Checking on the progress with my daughter, Iris.




I have an affection for rehabbing townhouses because one of the first projects I ever did was a townhouse in San Antonio. We knocked down walls removed flower wallpaper in the kitchen and raised the ceiling to really open up the space. For this townhouse, I knew with only two windows, I wanted it to feel bright & airy.






I love rehabbing houses and sometimes the uglier the better because of the challenge at the beginning and the impact at the end. Next time, more before and after photos of the rest of the townhouse.

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If you love before and after photos as much as I do, I have several projects in the pipeline that are going to have some really fun before and afters.

Below, are two projects I’m currently working on that are almost ready for their “after” shot.





This is a wonderful house in the rolling hills of Austin that has been a wonderful project to work on. Above, you can see that we painted the exterior brick and now we are pouring a new walkway and steps, as well as adding some planting beds. I also plan to add a couple other exterior touches that will really transform this exterior.




This is a townhouse in the San Fernando Valley (Southern California) that needed a complete gut.


As you can see above, we removed most of the wall on the left to open up the space between the living room and kitchen. We painted the walls one of my favorite colors from Farrow & Ball — Clunch, and now are adding a kitchen from IKEA. I’m hoping to post the before and after photos next week, and many of you will not believe the transformation.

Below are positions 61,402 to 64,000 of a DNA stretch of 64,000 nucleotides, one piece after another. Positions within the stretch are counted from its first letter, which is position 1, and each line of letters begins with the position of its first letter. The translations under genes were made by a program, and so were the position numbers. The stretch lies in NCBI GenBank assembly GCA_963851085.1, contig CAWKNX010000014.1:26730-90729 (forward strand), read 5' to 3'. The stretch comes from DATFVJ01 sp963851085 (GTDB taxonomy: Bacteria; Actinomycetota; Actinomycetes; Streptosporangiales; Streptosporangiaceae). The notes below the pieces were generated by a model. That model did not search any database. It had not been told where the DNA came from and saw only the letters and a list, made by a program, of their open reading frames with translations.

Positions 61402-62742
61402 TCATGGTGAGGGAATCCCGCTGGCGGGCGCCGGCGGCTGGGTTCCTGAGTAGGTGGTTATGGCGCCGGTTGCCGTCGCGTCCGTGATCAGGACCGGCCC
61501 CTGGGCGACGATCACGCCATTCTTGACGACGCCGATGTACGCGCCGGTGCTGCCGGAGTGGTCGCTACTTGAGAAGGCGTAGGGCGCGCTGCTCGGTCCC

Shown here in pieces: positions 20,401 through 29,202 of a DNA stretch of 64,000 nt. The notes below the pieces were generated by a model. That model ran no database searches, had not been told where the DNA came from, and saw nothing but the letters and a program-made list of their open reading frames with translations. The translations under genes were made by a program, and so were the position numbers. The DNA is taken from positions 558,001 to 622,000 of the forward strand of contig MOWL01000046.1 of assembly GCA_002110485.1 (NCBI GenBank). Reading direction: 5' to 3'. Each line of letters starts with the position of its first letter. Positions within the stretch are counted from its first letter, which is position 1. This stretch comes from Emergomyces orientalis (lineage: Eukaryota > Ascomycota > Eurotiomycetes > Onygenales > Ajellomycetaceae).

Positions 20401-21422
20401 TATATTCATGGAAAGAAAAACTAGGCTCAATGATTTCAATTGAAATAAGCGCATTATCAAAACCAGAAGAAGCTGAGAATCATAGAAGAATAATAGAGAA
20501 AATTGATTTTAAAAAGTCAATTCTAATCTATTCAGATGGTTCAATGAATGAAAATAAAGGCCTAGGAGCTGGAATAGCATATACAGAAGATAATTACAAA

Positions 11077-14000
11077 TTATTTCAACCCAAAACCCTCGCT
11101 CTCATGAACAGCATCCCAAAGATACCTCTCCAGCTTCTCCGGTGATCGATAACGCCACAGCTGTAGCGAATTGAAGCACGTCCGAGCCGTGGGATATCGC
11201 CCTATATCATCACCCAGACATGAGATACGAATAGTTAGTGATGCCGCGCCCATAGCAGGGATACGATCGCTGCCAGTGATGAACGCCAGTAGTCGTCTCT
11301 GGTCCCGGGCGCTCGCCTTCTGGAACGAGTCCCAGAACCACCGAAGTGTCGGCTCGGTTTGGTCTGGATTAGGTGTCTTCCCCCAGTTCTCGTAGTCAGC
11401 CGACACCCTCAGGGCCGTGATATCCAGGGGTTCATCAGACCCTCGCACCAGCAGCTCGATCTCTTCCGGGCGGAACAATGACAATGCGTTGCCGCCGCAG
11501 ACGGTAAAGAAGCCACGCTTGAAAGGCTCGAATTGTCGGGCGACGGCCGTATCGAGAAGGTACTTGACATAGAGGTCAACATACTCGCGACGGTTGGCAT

Happy Wednesday!

~ Shannon

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I adore designing laundry rooms and it doesn’t matter the size. From small to large, it’s my favorite room to design, apart from the kitchen. Below, is my latest laundry room makeover.

the long table





For this one it really was paint that changed everything. I painted the walls and cabinets, added a new countertop and redid the flooring. However, even if your budget doesn’t allow you to change flooring or countertops you can buy a couple of gallons of paint for walls and cabinets and literally transform the look of your space.

My inspiration for this room came from the photograph below. Just love the look and feel of this room. The earthy floors, lantern-style light fixtures and cabinet paint color.


via Visual Eye Candy


I decided to use the same paint color that I used on the kitchen cabinets (Flintstone by Dunn Edwards), as well as the same Quartz countertop in order to tie it in with the rest of the home. I wanted an earthy floor and since I couldn’t use brick for this project I went with this tile instead. I chose light fixtures from The Home Depot and used antique bronze and brass accents.

the long table



All in all a fun project to see completed.

Have a wonderful weekend!

~ Shannon

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A Gallery Wall provides us with a great opportunity to showcase our personal style, as well as some of our treasured photos and artwork.